One of the few fallacies of art is the amount of waste produced and materials consumed. Canvases, paints, paintbrushes, – not to mention all the towels and clothes tarnished by spilled paint and product in the name of creating a masterpiece; all of it becomes . We live in a world which is beginning to center itself around “green” and “eco-friendly” methods of living; should we do the same with art? Shall we be done with the millions of little paint tubes used for the purpose of creating a piece? Should we continue on wasting wood to create easels, canvas frames, paintbrushes, and palates? Or should we find a different method of creating art?
While art has somewhat shifted its focus to the medium of computer graphics and pieces drawn up on programs such as Adobe® Photoshop – which can and may very well be considered eco-friendly due to the lack of paper, supplies, and waste which goes into producing pieces in this format – many artists elect to stick to traditional, physical mediums of creating art. But how would art begin to evolve if we began using only pre-existing materials? What if we took those millions of little paint tubes and created a piece out of their waste?
Upcycling – the “new recycling” (according to some) which goes a step above and beyond the process of recycling products to create completely new works from pre-existing material – does just that. Deemed one of the most eco-friendly processes of using material due to absence of the reprocessing stage of recycling, upcycling is a form of art which everyone can participate in. All you need are some stray materials and an imagination!
Meet the Artists
Born 1949 in the town of Liverpool, England, Anthony “Tony” Cragg is a sculptor who utilizes both reclaimed objects and raw materials to create some of the most twisted and magnificent pieces within the genre of sculpting. Tony studied at Gloucestershire College of Art in Cheltenham, Wimbledon School of Art, and the Royal College of Art during his years of higher education from 1969-1977. He began exhibiting his works in 1977 after a move to Wuppertal (North Rhine-Westphalia, Germany), and continues to exhibit to this day.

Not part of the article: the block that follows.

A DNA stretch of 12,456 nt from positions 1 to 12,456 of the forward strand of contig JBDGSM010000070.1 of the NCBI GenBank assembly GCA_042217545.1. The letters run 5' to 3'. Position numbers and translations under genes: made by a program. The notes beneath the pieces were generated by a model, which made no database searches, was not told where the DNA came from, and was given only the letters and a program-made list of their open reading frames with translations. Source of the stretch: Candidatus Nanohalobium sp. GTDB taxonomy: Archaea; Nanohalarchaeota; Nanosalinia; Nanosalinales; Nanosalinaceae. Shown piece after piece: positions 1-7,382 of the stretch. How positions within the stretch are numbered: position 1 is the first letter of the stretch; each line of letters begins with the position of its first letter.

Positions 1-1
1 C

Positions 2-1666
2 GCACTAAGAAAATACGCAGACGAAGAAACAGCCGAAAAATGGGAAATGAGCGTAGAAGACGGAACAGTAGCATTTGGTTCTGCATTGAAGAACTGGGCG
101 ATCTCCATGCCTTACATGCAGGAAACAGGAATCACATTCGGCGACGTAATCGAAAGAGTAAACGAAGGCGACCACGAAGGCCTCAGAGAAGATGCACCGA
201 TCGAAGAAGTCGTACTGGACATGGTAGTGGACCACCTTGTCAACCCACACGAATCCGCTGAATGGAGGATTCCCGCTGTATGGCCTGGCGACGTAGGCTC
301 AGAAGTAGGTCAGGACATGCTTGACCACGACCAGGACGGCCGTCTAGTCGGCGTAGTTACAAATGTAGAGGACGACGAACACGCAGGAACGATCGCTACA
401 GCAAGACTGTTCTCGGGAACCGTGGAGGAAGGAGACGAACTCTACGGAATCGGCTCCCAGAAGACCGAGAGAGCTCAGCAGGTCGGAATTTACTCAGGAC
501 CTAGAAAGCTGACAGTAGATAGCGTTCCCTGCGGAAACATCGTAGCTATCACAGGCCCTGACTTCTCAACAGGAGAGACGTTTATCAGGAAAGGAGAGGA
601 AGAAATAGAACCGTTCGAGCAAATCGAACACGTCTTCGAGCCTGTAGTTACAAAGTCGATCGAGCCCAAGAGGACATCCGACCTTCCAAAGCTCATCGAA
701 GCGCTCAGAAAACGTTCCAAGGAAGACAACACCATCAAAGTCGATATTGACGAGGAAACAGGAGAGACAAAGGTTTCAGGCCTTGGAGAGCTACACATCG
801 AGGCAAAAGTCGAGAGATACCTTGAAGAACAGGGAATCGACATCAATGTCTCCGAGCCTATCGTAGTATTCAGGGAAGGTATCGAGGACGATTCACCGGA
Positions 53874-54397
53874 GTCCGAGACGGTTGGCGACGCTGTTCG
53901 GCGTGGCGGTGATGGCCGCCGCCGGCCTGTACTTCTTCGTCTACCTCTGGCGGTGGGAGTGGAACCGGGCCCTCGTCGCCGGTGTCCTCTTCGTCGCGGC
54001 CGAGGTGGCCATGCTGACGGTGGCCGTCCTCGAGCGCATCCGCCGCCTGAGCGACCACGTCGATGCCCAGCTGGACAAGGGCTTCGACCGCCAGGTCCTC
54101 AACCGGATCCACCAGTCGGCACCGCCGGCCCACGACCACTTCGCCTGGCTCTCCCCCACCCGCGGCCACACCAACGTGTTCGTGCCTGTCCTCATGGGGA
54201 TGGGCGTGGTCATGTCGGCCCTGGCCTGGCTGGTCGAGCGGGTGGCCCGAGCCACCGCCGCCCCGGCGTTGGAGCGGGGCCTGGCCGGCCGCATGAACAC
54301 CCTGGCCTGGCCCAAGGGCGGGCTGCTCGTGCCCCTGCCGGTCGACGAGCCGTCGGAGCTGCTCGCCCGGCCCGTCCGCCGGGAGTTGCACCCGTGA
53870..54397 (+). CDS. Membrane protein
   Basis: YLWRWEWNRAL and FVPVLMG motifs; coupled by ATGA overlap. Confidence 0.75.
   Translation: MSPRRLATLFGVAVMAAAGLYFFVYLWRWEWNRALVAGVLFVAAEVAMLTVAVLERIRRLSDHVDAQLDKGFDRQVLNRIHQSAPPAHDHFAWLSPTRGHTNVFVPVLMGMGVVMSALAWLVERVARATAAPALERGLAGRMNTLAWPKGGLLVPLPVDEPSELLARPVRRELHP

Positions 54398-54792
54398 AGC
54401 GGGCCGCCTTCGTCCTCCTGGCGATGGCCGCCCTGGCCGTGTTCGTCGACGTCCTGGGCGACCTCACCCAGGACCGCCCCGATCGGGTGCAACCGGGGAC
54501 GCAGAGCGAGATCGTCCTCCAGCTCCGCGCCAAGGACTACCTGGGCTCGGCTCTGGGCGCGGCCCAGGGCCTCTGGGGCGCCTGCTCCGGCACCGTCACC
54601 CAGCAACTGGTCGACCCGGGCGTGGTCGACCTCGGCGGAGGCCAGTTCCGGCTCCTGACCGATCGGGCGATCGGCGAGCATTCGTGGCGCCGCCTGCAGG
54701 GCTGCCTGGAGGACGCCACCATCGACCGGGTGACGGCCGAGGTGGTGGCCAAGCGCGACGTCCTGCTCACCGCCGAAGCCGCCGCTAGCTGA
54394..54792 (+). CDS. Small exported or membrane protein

Sayaka Ganz is a Japan native, born in the city of Yokohama. She currently teaches design and drawing courses at Indiana University-Purdue University Fort Wayne (IPFW). Ganz uses reclaimed plastic household items to create her works, which are exhibited in Tokyo, London, Takaoka, Isle of Man, San Francisco, New York, Monterey, Toledo, and Fort Wayne.
Though I’m not one to get overly excited about Recycling myself, I do love to explore the ever-expanding and changing boundaries of the world of art. Perhaps they’re not the most impressive pieces in the history of art (though Sayaka’s work is quite astounding to look at), but they’re certainly strong in their own respect. The style of Upcycling and Reclaiming to create pieces is one I could grow accustomed to appreciating, and I do look forward to seeing what else these two produce in the future.